Functional Analysis of Alleged NOGGIN Mutation G92E Disproves Its Pathogenic Relevance
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We identified an amino acid change (p.G92E) in the Bone Morphogenetic Protein antagonist NOGGIN in a 22-month-old boy who presented with a unilateral brachydactyly type B phenotype. Brachydactyly type B is a skeletal malformation that has been associated with increased Bone Morphogenetic Protein pathway activation in other patients. Previously, the amino acid change p.G92E in NOGGIN was described as causing fibrodysplasia ossificans progressiva, a rare genetic disorder characterized by limb malformations and progressive heterotopic bone formation in soft tissues that, like Brachydactyly type B, is caused by increased activation of Bone Morphogenetic Protein signaling. To determine whether G92E-NOGGIN shows impaired antagonism that could lead to increased Bone Morphogenetic Protein signaling, we performed functional assays to evaluate inhibition of BMP signaling. Interestingly, wt-NOGGIN shows different inhibition efficacies towards various Bone Morphogenetic Proteins that are known to be essential in limb development. However, comparing the biological activity of G92E-NOGGIN with wt-NOGGIN, we observed that G92E-NOGGIN inhibits activation of bone morphogenetic protein signaling with equal efficiency as wt-NOGGIN, supporting that G92E-NOGGIN does not cause pathological effects. Genetic testing of the child's parents revealed the same amino acid change in the healthy father, further supporting that p.G92E is a neutral amino acid substitution in NOGGIN. We conclude that p.G92E represents a rare polymorphism of the NOGGIN gene-- causing neither brachydactyly nor fibrodysplasia ossificans progressiva. This study highlights that a given genetic variation should not be considered pathogenic unless supported by functional analyses.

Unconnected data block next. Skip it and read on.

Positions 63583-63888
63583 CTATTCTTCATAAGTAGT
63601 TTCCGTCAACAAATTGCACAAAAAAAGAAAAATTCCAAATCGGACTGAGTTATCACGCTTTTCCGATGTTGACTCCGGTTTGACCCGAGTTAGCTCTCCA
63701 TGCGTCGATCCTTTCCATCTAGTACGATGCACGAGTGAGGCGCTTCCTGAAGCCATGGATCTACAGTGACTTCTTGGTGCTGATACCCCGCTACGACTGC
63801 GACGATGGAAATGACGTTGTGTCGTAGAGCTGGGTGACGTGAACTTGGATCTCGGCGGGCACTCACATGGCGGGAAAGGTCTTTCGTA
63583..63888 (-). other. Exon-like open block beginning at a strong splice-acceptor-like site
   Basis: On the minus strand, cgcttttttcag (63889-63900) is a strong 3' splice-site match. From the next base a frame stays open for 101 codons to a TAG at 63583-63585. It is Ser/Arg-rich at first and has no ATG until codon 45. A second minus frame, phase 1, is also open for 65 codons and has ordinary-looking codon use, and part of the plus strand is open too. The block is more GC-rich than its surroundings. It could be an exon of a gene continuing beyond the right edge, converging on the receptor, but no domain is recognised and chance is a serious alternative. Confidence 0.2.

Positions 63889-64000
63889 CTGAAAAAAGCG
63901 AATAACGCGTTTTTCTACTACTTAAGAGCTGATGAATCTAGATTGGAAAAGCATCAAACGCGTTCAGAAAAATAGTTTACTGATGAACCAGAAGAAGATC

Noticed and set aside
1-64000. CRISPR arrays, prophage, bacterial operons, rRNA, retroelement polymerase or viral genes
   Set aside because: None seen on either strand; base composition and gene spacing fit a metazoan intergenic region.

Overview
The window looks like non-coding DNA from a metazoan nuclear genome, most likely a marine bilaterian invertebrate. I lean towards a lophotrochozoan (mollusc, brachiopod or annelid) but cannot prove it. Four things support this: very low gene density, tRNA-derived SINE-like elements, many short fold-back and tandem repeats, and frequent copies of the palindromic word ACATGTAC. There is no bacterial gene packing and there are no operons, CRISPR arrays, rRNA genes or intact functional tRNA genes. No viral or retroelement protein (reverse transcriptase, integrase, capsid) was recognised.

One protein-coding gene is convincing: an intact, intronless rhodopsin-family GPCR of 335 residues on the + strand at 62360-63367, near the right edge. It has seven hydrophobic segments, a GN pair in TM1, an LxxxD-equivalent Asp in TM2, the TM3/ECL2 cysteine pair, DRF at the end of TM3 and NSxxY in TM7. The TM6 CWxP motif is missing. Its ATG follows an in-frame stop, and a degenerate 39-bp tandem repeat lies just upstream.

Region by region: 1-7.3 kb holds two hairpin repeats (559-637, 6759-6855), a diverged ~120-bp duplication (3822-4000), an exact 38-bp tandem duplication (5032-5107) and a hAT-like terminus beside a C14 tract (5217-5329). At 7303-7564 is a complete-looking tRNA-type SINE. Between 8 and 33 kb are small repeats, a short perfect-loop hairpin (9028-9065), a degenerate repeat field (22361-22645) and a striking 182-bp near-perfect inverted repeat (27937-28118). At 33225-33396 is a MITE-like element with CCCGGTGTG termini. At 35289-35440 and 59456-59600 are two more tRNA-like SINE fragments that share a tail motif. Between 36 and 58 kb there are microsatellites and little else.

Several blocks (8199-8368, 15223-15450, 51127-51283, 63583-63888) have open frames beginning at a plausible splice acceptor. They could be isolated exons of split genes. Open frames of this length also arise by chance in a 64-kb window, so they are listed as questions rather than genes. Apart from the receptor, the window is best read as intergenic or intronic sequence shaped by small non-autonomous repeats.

author list (cited authors)
Zimmer, J., Doelken, S. C., Horn, D., Groppe, J. C., Shore, E. M., Kaplan, F. S., & Seemann, P.